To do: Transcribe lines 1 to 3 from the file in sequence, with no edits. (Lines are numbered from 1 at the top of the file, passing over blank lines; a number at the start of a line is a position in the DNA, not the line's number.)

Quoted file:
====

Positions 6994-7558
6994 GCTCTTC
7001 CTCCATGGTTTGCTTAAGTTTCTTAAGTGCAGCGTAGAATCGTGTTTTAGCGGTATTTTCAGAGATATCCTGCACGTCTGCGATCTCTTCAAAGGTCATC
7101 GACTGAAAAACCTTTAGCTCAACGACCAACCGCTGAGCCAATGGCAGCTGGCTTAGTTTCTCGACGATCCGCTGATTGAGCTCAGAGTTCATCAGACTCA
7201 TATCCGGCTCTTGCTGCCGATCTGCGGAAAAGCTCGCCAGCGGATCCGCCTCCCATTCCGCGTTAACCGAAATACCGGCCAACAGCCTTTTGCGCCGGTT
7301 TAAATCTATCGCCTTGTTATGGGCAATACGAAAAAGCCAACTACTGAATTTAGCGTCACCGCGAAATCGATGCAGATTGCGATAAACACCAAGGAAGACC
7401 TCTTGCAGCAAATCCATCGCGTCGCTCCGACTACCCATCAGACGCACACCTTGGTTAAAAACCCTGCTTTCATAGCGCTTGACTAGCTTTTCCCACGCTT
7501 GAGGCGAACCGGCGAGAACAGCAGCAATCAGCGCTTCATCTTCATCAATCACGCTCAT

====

Positions 6994-7558
6994 GCTCTTC
7001 CTCCATGGTTTGCTTAAGTTTCTTAAGTGCAGCGTAGAATCGTGTTTTAGCGGTATTTTCAGAGATATCCTGCACGTCTGCGATCTCTTCAAAGGTCATC